CANCELLATION POLICY

    Because making an appointment means the time will be held for you, it is necessary to have a system for clients to be fair to each other and to Dr. Berger in utilizing the session hours. The cancellation policy for the first session would be the full fee for the session once you make the appointment either by phone or by receipt of a confirmation e-mail from Dr. Berger. Cancellation for ongoing therapy is requested 72 hours in advance of your appointment. Please note that rescheduling is also regarded as a cancellation. If you were to cancel or reschedule within the specified time, the full-fee for the scheduled session would be requested, payable within one week of the missed session by bank transfer, PayPal, or cash-post (genkin kakitome) from the post office, regardless of the reason for the cancellation. In addition, all appointments are confirmed times, there are no provisional or tentative appointments unless noted otherwise in writing. Your understanding and cooperation in this regard is greatly appreciated.

    As e-mails may be delayed or not go through, please be sure to confirm any e-mail cancellation by phone message if you are near the 72 hours prior to your appointment or if you do not receive a prompt reply. In addition, session appointments are mutually understood to imply a need for care, i.e. it would not be an appropriate use of the session appointments for the purpose of contemplating a need for care with a plan to cancel the session before the 72-hr deadline if no need is then considered.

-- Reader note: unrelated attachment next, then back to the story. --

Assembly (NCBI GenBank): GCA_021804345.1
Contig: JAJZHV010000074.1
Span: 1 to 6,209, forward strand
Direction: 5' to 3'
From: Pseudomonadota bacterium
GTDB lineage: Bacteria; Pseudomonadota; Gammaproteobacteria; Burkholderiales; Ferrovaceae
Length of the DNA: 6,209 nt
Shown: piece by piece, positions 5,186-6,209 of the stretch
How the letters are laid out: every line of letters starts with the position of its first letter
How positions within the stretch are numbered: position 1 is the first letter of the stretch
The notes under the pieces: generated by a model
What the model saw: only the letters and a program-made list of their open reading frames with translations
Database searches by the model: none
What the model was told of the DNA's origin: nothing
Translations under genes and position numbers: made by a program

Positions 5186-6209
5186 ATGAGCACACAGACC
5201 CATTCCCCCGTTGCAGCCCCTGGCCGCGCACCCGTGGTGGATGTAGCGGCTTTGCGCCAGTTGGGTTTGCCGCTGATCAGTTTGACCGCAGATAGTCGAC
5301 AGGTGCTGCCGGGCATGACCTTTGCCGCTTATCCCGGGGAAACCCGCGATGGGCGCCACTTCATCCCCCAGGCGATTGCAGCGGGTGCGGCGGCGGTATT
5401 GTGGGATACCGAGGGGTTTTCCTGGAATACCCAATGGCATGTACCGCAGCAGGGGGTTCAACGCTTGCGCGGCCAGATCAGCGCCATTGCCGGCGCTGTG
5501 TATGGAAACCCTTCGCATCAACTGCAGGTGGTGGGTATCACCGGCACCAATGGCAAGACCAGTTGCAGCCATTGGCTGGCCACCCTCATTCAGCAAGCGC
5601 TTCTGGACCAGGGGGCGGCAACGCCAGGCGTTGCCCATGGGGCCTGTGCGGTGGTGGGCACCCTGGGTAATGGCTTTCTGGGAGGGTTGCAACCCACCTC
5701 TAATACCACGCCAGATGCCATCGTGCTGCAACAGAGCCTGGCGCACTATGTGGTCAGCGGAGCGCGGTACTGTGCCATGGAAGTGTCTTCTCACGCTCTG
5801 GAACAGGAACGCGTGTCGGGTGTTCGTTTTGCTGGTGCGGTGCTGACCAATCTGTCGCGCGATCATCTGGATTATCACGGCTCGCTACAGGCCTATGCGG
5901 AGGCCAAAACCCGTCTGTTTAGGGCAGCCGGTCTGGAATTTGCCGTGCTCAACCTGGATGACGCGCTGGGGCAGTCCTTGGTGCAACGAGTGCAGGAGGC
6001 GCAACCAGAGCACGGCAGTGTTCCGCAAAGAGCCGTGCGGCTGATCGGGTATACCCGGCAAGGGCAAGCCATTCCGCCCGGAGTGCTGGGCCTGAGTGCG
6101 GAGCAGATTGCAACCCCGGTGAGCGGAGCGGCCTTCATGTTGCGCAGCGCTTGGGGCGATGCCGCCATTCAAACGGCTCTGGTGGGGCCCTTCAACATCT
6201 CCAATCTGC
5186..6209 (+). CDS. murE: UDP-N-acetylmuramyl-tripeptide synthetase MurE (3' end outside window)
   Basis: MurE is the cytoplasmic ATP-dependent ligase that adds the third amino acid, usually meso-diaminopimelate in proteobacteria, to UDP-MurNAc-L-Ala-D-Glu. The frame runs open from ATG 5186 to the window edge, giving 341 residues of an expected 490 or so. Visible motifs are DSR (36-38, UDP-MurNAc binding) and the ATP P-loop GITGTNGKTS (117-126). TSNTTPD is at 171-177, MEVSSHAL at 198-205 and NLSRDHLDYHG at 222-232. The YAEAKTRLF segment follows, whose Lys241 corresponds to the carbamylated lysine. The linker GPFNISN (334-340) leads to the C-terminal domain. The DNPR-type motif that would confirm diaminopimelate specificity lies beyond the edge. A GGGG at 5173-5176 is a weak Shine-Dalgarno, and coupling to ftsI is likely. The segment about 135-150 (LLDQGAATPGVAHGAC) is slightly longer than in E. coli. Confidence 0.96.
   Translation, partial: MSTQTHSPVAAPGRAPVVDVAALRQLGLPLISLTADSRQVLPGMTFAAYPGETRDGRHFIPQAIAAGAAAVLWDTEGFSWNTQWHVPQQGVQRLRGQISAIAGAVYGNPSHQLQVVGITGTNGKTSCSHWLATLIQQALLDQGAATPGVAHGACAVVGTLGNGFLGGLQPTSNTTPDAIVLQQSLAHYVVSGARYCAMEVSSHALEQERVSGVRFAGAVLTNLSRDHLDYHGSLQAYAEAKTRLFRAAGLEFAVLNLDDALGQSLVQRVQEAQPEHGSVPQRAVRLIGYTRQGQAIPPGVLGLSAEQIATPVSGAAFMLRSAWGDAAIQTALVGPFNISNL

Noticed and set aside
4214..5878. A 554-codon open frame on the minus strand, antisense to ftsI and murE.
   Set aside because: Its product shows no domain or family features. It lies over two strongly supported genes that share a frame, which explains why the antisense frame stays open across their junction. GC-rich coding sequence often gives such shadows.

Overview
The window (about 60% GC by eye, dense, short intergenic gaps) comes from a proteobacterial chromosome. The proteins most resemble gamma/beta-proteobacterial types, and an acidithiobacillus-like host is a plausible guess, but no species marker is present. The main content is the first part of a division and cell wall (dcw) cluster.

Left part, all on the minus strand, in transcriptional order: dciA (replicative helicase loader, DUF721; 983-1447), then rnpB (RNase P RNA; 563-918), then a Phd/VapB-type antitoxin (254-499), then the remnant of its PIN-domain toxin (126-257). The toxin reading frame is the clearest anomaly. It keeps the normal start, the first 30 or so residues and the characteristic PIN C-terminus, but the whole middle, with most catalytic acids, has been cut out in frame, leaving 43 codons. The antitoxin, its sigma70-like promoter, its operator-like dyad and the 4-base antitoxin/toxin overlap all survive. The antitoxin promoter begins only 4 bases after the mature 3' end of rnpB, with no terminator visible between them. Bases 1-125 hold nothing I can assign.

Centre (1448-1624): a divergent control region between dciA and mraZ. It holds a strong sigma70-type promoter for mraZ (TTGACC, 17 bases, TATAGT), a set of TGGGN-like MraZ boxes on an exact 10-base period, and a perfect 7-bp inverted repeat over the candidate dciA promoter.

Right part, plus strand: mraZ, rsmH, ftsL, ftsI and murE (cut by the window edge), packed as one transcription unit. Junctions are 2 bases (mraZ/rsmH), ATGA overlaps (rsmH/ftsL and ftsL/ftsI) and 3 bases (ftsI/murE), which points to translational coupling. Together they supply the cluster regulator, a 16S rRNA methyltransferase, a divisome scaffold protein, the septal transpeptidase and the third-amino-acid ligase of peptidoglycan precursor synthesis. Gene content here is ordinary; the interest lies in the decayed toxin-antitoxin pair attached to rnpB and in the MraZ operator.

It is Dr. Berger's policy to be completely open and fair with all fee and billing policies. The policy is noted here on the web page, will be repeated verbally at the time of making a first appointment, it is noted in the e-mail for the first appointment notice, and will be noted on an Informed Consent provided at the first visit. Sessions are only scheduled at the request of and with the agreement of the client. Please be sure of your intention to have a session when you make appointments.